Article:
In his High School hacks post, Matrix Scholarship student Justin Kim shares how he turned his science marks around.
After some lacklustre results, I changed things up. Here are the 3 steps I used to improve my science marks.
Knox Grammar School
I am Justin, year 12 at Knox. I enjoy maths and track and field.
Something in Medicine or Health
I originally had my eyes on actuarial studies and quantitative trading, but since I know very little about these fields I didn’t put much effort into considering these as definite career paths.
As of now, something along in the medical fields seems to be where I’m leaning towards most. This is because I’m enjoying the content in my science subjects and I’ve spent a year volunteering at the Sydney Adventist Hospital.
Specifically, I aced the analytical essay. This mainly stemmed from working collaboratively and drilling my very accommodating teacher with questions regarding my weaknesses and how to fix them.
Studying with my peers, I was provided with criticism and feedback which improved my writing and allowed me to stay on path with what the criteria asked for, such as keeping my essay writing concise.
This is because I did not invest enough time in learning the content thoroughly.
This became clear in the areas where I lost marks. I lost a mark in each of my multiple-choice questions as my explanations did not hit the sophisticated or extensive response band I was after.
In hindsight, my main focus would be on practising past HSC questions and asking the teacher to provide feedback on my answers. I know this will help me hit the top band for my response
Cover a Module of Chemistry with Chemistry experts, online! With Matrix+, we provide you with clear and structured online lesson videos, quality resources, and Q&A boards to ask your Matrix teachers questions and for feedback.
All the sciences require an in-depth response with a structure very similar to a math proof question. This is especially true of questions that rely heavily on the NESA key directive verbs. So, in order to achieve full marks on each question, you must write an extensive response that clearly demonstrates an understanding of the question.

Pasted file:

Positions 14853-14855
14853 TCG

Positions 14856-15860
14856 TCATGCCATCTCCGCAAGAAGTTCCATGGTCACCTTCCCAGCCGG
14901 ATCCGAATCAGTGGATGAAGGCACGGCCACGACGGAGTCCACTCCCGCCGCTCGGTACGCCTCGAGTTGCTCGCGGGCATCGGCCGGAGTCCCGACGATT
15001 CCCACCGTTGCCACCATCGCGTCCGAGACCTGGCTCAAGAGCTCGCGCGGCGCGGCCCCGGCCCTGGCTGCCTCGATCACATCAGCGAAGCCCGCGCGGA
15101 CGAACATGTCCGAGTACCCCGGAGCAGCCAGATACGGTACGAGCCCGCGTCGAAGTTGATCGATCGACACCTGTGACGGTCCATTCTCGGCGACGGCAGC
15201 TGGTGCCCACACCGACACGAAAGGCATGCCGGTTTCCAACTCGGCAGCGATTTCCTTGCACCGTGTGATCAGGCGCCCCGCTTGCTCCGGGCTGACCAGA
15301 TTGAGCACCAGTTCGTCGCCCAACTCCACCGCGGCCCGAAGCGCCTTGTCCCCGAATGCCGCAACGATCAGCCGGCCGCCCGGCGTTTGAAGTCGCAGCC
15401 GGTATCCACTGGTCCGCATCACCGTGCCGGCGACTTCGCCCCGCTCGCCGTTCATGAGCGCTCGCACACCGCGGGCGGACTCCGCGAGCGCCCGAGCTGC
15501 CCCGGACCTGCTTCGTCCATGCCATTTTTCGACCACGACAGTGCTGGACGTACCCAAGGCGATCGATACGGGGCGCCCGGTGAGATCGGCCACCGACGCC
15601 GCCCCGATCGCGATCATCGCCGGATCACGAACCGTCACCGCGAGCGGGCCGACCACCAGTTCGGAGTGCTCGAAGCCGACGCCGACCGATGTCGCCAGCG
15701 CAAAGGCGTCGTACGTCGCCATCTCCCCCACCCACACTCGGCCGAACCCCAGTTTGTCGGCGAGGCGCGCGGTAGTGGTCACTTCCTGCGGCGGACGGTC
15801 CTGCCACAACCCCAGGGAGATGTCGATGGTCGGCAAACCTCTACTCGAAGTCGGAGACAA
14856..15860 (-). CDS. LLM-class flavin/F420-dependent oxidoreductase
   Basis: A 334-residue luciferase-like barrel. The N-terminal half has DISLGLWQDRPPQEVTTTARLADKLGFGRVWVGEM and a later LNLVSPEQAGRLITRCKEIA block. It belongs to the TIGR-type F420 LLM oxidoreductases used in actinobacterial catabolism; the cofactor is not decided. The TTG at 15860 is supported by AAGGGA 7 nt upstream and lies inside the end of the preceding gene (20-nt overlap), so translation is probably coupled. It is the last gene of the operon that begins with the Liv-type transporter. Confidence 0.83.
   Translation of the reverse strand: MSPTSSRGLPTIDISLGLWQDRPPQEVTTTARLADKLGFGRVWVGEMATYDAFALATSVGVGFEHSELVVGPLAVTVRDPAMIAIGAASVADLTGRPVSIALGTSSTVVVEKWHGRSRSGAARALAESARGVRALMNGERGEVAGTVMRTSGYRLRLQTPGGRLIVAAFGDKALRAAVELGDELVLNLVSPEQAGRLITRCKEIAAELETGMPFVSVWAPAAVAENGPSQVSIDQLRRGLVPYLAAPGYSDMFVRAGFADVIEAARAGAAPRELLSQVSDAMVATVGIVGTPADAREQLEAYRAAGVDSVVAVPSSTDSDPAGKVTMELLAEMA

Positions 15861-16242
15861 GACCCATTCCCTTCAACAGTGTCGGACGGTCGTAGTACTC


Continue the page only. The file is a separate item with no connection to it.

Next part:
This was where I was losing marks (and I can tell you that a mark here and there quickly adds up!) and, ultimately, it demonstrated my lack of thorough understanding of both the concepts and the questions.
Often, I did not make relevant reference to the stimulus and lost 1 mark (scoring 4 out of 5), which made me realise that I had to focus on being meticulous!
The markers will be pedantic and will always be looking for the clear link that directly answers the question. Thus, in order to show the markers that I clearly understood the question, I started following this step-by-step process:
Familiarise yourself with the definitions of each of NESA’s glossary of keywords! This was the most fundamental skill I learned through my mistakes!
Learn how to answer the different types of questions the keywords dictate. For example, an “Explain” question will require you to link cause and effect.
You do not want to beat about the bush: be concise and directly answer the question.
This is what markers want to see – whether you have made that link or not.
Here is how I structured my glossary of terms:
Start doing practice questions. Now!
Answer questions and practice this being concise. For example, if you have an “Explain” questions use subheadings as you explain cause and effect to provide structure and clarity for your marker. Headings make it easy for the markers to know what your answer is!
The last thing you want is for the marker to not know how to orientate themselves in your response, thus, leading them to not give you the marks that you deserve.
It sounds obvious, but your marks are determined by the markers. In the HSC, you cannot approach the individual markers and ask for a re-mark – it’s a complicated and risky process (you may lose marks!).
So, practice answering questions clearly and taking note of the NESA key verb used. Make sure you check the marking guidelines and determine whether you have answered each point.
Do not be nice when you mark your answers, you’re only cheating yourself. If you’re uncertain whether you should get the mark, think from the perspective of the marker: would a marker who has to mark thousands of papers read this and think it is as good as or better than all the others?